The Short answer based off craftster guidelines
1 point is equal to any of the following 3 things
1 craftster small, 1 hour of crafting time or $10
so 2 points is a craftster medium, 2 hours of crafting time or $20
3 points is a craftster large, 3 hours of crafting time or $30
1 small 1 medium and 1 large would be equivalent to 6 points, or 3 smalls 2 mediums and 1 large would equal 10 points, which is our point range, if you crafted 10 smalls that would be 10 points, or 5 mediums would be 10 points, 3 larges and 1 small would be 10 points, etc...
I have seen different arguments on what the $ value means (some say it's the cost of materials, some say it's the final value of the finished piece)
My personal take on the number system vs set sizes (and this might be a wordy post lol) But I think it might be helpful to others in other ways too
I prefer points because my ideas don't come necessarily come to fit a particular size. And I don't like feeling like I should have to alter my ideas to fit a size guideline set by someone else lol, and I don't want (as an organizer) to limit anyone else's creativity in that same way.
Also I find many times my crafts could fall in all 3 categories, for a recent swap I made a floral scarf. The materials were not substansial (at very most like $5 total used material in the item, but much of it was scrap yarn so really it was free from other projects) The scarf was completely freeform, roughly 10 feet long and all worked on the piece, because of the way I did it, it took me about 6 hours to complete it.
Using this scarf as an example, based on $ value of materials it was a small, based on time invested it was an XXXL, based on craftster item size guidelines it was a medium (scarves fall there If I am remembering correctly) If I were to sell it the price basis would be in the Large to XL range ($30 to $40 or more). So it makes it really hard to determine where something falls all too frequently for me.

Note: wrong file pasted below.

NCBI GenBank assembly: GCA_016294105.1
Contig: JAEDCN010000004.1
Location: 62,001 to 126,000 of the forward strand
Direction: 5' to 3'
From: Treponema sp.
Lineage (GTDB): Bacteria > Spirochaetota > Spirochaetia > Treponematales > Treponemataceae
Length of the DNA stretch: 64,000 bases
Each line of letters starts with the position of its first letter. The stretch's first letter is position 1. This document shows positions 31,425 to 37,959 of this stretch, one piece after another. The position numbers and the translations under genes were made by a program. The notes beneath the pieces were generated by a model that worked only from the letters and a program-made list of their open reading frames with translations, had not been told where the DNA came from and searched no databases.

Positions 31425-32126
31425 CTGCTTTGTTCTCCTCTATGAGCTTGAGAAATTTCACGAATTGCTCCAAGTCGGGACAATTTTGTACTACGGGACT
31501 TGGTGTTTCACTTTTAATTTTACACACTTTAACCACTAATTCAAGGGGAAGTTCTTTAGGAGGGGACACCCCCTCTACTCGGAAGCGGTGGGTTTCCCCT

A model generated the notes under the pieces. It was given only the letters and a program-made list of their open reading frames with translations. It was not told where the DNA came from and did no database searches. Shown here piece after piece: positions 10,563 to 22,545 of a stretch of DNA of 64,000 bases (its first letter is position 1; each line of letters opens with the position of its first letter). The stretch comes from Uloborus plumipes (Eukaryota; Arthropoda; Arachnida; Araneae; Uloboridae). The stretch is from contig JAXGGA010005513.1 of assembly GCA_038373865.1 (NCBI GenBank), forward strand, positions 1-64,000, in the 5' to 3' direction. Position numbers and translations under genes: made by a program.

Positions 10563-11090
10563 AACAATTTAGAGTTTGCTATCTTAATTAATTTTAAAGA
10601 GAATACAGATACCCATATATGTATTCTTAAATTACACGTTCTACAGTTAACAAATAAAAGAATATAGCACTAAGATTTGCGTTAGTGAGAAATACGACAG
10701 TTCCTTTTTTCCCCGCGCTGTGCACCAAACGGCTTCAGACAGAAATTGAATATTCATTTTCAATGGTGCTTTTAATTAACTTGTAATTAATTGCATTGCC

So I take the categories it could fall into and average them to determine what size the item is when finished. Then i consider the way I would feel if I received such a thing in the mail myself, would I feel like I had received a small or a medium or a large?
And after I determine a size, I also factor in my 'crafting ability' in different areas. In some areas I am an expert, and in other areas I am a novice. I try to consider how my experience might look to someone that is more experienced than me. I also try to consider that what took me X hours as a novice, someone else with more experience, may have been able to create the same item in 1/2 the time it took me. So I factor that in too.
In regards to the scarf, I did decide it was a large. But felt a little silly about that because it wasn't as substantial as other things I had done, and again I am a novice in that craft. (only seriously crocheting for a few months) I then compensated for my weaknesses in that craft with extras I knew my partner would enjoy.
On the receiving end, however, I consider 2 things in a swap "Did my partner make this item with me in mind?" and "was it made with love?" If the answer to those two questions is yes it's almost a guarantee that I will love whatever they have sent me. It's not about the money spent to buy the supplies for me, but it's about the thought and time someone put into creating something just for me. And that completely rocks.
Anyway that is just my 2 cents (and the reason the swaps I organize are on a point basis vs a set size basis, and in the case of this swap, it just leaves it open for even more random goodness!) I wouldn't typically post this so publicly, but I really am curious about how others feel about sizes, and what methods you may or may not use to determine what size you consider something to be when finished.